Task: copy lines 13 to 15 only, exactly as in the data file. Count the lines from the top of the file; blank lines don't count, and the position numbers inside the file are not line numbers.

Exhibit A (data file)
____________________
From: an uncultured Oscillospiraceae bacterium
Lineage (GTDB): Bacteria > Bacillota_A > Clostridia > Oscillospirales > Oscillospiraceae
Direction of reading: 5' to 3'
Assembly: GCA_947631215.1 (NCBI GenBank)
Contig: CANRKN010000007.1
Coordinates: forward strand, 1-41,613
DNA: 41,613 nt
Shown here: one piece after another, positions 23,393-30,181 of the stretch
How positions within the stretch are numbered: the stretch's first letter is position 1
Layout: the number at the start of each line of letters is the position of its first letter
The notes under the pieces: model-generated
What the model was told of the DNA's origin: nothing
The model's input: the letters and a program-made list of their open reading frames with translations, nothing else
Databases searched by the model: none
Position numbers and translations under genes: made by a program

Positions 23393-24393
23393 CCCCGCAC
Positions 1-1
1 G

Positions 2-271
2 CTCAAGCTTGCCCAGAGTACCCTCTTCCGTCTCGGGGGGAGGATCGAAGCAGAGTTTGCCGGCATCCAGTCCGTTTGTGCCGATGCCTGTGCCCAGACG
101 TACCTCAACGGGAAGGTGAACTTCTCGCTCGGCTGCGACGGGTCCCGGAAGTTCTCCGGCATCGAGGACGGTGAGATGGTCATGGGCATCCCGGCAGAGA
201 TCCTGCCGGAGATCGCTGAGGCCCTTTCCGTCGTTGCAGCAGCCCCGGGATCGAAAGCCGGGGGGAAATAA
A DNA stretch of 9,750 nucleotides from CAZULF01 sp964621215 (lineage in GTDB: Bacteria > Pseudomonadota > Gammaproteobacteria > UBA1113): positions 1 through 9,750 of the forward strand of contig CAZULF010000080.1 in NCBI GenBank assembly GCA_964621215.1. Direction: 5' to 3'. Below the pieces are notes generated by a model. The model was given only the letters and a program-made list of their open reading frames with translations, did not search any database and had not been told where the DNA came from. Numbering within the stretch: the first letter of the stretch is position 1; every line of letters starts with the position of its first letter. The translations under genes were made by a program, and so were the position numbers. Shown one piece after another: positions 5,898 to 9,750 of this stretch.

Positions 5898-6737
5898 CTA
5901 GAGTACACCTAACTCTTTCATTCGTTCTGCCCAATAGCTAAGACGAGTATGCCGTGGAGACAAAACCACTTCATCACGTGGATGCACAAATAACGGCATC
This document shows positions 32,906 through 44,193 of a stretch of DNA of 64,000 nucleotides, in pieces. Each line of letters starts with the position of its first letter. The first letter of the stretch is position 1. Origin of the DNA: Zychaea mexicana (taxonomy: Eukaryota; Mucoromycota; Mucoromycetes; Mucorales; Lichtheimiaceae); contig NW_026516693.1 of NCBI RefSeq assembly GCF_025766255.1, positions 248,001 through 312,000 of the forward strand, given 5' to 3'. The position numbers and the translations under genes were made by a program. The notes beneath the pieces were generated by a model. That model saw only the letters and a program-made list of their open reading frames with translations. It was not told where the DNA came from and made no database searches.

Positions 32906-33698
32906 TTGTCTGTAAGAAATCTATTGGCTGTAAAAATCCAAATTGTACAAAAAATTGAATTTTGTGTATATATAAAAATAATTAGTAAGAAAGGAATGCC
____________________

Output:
The model's input: the letters and a program-made list of their open reading frames with translations, nothing else
Databases searched by the model: none
Position numbers and translations under genes: made by a program